Usually when stars are moved to velocities fast enough to eject a them from the galaxy, the supermassive black hole at the centre is responsible, thanks to the slingshot action of its vast gravity.
But in a new study, scientists have traced the trajectory of a compact helium star, US 708, and deduced that it acted as the mass donor in a type 1a supernova pair, which spun US708 to the point of ejection.
Read science facts, not fiction...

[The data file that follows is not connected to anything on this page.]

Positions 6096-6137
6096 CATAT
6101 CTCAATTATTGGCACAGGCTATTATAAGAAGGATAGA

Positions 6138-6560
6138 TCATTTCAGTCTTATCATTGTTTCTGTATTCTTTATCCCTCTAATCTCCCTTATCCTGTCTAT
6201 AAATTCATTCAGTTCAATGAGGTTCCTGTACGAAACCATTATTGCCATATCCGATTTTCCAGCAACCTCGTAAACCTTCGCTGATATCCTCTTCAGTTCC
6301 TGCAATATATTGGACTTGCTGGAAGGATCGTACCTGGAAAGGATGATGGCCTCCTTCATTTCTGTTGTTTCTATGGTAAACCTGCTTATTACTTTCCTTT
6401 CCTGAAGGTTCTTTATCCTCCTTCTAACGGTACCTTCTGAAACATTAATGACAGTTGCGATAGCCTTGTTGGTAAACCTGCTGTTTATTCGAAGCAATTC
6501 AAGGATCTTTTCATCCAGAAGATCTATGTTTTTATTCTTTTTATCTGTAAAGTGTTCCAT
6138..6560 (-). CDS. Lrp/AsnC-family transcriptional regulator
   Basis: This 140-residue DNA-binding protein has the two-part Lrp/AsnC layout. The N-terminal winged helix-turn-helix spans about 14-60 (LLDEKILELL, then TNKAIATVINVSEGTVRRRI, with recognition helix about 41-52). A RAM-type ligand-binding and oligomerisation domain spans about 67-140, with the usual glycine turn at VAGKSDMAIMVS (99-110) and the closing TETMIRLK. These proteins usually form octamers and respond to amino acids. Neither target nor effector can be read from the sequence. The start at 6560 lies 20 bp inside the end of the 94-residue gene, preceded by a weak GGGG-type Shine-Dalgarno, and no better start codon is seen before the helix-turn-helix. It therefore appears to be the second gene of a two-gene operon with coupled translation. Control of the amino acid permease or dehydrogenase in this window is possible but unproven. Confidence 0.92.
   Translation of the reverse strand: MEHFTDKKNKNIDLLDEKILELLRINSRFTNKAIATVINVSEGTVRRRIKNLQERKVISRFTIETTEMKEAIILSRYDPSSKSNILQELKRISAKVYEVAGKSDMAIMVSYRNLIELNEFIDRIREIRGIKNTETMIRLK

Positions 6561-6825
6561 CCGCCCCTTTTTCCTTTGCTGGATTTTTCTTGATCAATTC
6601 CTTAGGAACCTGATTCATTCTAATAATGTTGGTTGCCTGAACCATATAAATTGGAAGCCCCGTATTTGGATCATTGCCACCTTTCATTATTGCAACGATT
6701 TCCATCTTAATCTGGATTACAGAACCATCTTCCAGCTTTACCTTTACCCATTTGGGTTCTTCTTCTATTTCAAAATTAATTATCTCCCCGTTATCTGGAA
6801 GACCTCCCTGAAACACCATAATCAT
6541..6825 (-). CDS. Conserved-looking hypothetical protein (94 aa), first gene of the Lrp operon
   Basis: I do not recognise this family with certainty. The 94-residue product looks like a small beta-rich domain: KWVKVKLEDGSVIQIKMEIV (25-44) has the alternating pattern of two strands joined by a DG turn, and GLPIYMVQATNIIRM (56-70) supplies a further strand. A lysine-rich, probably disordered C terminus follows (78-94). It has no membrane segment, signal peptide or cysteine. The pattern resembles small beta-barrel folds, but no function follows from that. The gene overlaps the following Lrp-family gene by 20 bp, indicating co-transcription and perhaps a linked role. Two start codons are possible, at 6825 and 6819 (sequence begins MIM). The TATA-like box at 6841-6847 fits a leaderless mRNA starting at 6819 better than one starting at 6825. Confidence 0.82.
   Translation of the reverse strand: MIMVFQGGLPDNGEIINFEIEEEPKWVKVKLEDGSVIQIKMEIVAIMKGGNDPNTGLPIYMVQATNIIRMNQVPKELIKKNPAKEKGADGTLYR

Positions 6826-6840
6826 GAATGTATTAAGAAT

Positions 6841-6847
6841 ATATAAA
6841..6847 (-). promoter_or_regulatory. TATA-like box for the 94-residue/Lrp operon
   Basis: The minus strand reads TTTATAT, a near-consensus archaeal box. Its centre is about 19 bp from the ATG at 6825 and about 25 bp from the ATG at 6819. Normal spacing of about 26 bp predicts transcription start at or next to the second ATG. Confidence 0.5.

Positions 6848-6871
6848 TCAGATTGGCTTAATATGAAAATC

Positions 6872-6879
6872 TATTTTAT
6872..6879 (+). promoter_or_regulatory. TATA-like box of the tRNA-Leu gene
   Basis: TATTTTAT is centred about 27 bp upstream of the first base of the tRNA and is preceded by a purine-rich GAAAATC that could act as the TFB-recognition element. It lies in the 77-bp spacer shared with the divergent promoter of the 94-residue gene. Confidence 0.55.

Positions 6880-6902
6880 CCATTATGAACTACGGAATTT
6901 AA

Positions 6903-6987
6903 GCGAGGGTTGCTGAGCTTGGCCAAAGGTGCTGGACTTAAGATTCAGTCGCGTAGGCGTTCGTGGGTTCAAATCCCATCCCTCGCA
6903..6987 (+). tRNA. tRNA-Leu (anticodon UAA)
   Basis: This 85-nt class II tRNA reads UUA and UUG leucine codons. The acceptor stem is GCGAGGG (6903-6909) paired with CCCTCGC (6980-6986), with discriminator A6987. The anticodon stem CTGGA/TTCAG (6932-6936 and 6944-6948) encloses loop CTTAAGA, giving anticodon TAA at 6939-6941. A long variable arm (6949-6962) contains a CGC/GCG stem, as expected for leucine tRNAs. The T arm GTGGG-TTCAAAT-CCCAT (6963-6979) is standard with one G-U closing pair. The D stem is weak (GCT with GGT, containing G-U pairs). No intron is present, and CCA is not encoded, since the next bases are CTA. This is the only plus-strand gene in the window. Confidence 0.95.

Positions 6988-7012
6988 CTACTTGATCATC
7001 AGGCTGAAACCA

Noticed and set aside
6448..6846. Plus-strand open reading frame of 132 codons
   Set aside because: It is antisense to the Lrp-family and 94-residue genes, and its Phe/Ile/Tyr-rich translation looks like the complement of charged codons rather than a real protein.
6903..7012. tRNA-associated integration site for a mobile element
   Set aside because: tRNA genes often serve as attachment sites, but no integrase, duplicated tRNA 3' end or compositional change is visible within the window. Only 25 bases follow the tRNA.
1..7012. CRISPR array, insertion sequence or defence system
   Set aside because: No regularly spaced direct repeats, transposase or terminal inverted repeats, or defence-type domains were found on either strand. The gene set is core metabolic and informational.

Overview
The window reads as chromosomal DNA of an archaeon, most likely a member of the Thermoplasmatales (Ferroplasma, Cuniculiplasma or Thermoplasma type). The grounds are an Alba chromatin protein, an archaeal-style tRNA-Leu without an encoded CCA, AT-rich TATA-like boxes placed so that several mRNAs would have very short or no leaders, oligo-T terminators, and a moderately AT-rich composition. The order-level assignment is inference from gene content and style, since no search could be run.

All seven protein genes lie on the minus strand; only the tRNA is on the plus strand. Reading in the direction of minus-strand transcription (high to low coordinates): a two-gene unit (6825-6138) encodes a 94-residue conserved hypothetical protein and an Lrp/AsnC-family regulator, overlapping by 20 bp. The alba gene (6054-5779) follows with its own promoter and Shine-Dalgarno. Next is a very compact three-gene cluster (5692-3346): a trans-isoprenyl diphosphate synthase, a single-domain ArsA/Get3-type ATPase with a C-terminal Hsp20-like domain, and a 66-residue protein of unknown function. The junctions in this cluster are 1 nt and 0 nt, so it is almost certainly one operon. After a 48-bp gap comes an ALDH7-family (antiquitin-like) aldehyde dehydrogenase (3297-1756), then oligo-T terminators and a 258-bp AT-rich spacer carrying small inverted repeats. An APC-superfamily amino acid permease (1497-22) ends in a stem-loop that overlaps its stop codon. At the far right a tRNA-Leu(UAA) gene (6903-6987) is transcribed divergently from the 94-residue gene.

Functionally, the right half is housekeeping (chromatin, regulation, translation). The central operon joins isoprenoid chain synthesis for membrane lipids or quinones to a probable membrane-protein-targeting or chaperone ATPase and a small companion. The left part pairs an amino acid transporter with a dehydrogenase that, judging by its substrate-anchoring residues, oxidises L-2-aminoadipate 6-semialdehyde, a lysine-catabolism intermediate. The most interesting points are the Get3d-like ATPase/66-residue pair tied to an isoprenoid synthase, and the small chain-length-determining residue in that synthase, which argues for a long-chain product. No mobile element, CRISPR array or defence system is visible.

There’s never been a more important time to explain the facts, cherish evidence-based knowledge and to showcase the latest scientific, technological and engineering breakthroughs. Cosmos is published by The Royal Institution of Australia, a charity dedicated to connecting people with the world of science. Financial contributions, however big or small, help us provide access to trusted science information at a time when the world needs it most. Please support us by making a donation or purchasing a subscription today.